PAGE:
# December 1975 - Vol. 18 No. 12

## Features

Programming languages, natural languages, and mathematics

Some social aspects of pro gramming are illuminated through analogies with similar aspects of mathematics and natural languages. The split between pure and applied mathematics is found similarly in programming. The development of natural languages toward flexionless, word-order based language types speaks for programming language design based on general, abstract constructs. By analogy with incidents of the history of artificial, auxiliary languages it is suggested that Fortran and Cobol will remain dominant for a long time to come. The most promising avenues for further work of wide influence are seen to be high quality program literature (i.e. programs) of general utility and studies of questions related to program style.

Exception handling: issues and a proposed notation

This paper defines exception conditions, discusses the requirements exception handling language features must satisfy, and proposes some new language features for dealing with exceptions in an orderly and reliable way. The proposed language features serve to highlight exception handling issues by showing how deficiencies in current approaches can be remedied.

The intrinsically exponential complexity of the circularity problem for attribute grammars

Attribute grammars are an extension of context-free grammars devised by Knuth as a mechanism for including the semantics of a context-free language with the syntax of the language. The circularity problem for a grammar is to determine whether the semantics for all possible sentences (programs) in fact will be well defined. It is proved that this problem is, in general, computationally intractable. Specifically, it is shown that any deterministic algorithm which solves the problem must for infinitely many cases use an exponential amount of time. An improved version of Knuth's circularity testing algorithm is also given, which actually solves the problem within exponential time.

On the complexity of LR(k) testing

The problem of determining whether an arbitrary context-free grammar is a member of some easily parsed subclass of grammars such as the LR(k) grammars is considered. The time complexity of this problem is analyzed both when k is considered to be a fixed integer and when k is considered to be a parameter of the test. In the first case, it is shown that for every k there exists an O(nk+2) algorithm for testing the LR(k) property, where n is the size of the grammar in question. On the other hand, if both k and the subject grammar are problem parameters, then the complexity of the problem depends very strongly on the representation chosen for k. More specifically, it is shown that this problem is NP-complete when k is expressed in unary. When k is expressed in binary the problem is complete for nondeterministic exponential time. These results carry over to many other parameterized classes of grammars, such as the LL(k), strong LL(k), SLR(k), LC(k), and strong LC(k) grammars.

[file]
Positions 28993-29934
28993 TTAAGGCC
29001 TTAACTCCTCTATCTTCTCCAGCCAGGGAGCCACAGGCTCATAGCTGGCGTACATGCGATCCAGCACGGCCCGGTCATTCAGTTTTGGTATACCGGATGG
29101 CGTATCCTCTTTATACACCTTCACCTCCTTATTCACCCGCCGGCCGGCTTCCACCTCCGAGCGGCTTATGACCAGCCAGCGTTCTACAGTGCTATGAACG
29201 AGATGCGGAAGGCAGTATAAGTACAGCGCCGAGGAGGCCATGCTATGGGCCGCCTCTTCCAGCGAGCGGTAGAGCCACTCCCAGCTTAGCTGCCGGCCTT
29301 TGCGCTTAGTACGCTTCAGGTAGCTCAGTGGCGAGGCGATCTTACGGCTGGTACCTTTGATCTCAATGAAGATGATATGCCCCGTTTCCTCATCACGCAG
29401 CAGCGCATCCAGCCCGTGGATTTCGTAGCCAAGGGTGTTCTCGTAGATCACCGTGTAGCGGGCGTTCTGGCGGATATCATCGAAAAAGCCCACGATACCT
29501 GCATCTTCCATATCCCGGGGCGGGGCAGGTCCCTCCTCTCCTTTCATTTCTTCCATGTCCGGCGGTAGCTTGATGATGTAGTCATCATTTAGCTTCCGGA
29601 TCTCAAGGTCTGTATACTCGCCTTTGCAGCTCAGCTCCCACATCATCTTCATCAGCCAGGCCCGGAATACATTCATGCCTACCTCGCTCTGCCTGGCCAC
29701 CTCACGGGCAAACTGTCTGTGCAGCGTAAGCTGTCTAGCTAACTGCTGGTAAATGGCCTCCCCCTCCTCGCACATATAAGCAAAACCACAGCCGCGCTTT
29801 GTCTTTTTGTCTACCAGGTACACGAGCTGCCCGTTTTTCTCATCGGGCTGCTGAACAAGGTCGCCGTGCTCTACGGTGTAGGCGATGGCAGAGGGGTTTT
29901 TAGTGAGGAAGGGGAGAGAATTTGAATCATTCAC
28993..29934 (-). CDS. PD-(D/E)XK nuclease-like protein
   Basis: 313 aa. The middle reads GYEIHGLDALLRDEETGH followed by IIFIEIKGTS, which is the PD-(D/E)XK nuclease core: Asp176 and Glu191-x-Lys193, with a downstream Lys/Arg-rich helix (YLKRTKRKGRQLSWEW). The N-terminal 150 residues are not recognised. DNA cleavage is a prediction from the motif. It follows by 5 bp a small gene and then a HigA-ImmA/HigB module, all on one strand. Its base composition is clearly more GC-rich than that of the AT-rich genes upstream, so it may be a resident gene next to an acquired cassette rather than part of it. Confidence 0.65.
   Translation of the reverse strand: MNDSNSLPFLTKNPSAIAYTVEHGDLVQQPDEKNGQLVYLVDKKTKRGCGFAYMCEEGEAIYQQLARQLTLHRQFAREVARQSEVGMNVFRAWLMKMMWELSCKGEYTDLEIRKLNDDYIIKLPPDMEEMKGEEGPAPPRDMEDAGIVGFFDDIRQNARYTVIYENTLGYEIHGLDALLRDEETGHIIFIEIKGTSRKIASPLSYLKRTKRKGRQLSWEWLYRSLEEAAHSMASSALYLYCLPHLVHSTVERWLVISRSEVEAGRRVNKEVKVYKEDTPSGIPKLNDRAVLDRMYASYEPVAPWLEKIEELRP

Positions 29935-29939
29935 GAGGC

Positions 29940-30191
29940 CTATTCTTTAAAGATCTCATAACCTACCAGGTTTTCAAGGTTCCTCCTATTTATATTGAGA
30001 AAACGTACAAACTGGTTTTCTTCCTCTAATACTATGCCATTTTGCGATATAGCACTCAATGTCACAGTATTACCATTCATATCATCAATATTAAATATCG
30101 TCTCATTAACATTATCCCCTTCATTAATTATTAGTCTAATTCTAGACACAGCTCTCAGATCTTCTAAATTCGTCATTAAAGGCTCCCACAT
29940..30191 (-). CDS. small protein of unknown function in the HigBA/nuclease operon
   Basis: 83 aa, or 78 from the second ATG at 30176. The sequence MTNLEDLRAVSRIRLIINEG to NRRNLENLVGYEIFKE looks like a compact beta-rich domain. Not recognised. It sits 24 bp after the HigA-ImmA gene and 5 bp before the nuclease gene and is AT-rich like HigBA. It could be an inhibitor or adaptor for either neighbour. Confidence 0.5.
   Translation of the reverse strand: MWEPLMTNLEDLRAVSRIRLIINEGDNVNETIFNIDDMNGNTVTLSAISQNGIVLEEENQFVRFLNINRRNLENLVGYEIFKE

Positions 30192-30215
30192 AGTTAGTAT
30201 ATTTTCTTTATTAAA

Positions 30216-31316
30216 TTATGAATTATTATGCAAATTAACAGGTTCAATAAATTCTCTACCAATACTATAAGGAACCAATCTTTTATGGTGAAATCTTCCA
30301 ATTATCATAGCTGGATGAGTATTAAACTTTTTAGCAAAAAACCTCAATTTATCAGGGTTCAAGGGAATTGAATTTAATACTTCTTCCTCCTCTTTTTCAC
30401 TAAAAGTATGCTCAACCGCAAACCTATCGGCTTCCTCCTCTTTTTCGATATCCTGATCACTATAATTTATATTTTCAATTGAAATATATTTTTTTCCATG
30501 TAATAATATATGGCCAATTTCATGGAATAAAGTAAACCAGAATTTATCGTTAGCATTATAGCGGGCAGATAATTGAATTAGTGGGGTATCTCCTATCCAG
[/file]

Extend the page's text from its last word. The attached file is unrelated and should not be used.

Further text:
A fast and usually linear algorithm for global flow analysis (abstract only)

ible graphs is presented. The algorithm is shown to treat a very general class of function spaces. For a graph of e edges, the algorithm has a worst case time bound of O(e log e) function operations. It is also shown that in programming terms, the number of operations is proportional to e plus the number of exits from program loops. Consequently a restriction to one-entry one-exit control structures guarantees linearity. The algorithm can be extended to yet larger classes of function spaces and graphs by relaxing the time bound. Examples are given of code improvement problems which can be solved using the algorithm.

Reduction: a method of proving properties of parallel programs

When proving that a parallel program has a given property it is often convenient to assume that a statement is indivisible, i.e. that the statement cannot be interleaved with the rest of the program. Here sufficient conditions are obtained to show that the assumption that a statement is indivisible can be relaxed and still preserve properties such as halting. Thus correctness proofs of a parallel system can often be greatly simplified.

Automatic data structure choice in a language of very high level

SETL is a set-theoretically oriented language of very high level whose repertoire of semantic objects includes finite sets, ordered n-tuples, and sets of ordered n-tuples usable as mappings. This paper describes the structure of an optimizer for this language. Among other methods of interest, the optimizer uses techniques which allow relations of inclusion and membership to be established, the domains and ranges of (tabulated) mappings to be estimated from above and below, and the single-valuedness of (tabulated) mappings to be proved. Once facts of this kind have been established, automatic choice of data structures becomes possible. The methods employed are based upon, and extend, known techniques of data flow analysis.